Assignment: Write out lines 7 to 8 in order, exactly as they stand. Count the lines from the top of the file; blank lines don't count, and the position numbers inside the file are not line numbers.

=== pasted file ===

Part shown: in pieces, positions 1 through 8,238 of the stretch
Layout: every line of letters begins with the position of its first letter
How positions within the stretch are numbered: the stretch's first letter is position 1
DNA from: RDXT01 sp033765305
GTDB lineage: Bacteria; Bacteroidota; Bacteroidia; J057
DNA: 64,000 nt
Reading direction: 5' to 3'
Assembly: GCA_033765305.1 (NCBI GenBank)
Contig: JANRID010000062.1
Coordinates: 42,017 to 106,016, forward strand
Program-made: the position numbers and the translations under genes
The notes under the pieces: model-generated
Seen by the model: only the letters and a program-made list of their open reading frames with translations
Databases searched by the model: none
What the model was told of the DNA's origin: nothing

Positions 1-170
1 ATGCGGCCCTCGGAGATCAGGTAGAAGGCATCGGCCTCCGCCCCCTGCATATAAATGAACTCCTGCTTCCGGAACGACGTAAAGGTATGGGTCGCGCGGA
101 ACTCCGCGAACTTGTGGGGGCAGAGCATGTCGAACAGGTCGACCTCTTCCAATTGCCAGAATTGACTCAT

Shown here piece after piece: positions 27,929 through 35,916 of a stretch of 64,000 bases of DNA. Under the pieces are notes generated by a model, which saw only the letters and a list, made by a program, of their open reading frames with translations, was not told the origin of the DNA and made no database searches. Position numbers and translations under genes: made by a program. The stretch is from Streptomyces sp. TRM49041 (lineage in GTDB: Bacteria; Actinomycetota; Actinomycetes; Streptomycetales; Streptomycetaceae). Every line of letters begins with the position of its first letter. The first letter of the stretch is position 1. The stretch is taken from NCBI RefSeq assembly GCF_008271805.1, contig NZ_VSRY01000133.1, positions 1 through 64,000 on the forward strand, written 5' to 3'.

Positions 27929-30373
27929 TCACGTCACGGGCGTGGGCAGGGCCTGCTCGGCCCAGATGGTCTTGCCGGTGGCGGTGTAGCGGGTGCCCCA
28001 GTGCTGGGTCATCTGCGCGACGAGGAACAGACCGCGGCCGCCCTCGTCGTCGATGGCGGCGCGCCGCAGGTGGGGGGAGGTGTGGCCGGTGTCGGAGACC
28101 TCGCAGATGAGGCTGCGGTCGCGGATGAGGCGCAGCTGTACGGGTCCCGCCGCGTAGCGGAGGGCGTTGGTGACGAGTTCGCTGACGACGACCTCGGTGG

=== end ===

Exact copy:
Reading direction: 5' to 3'
Assembly: GCA_033765305.1 (NCBI GenBank)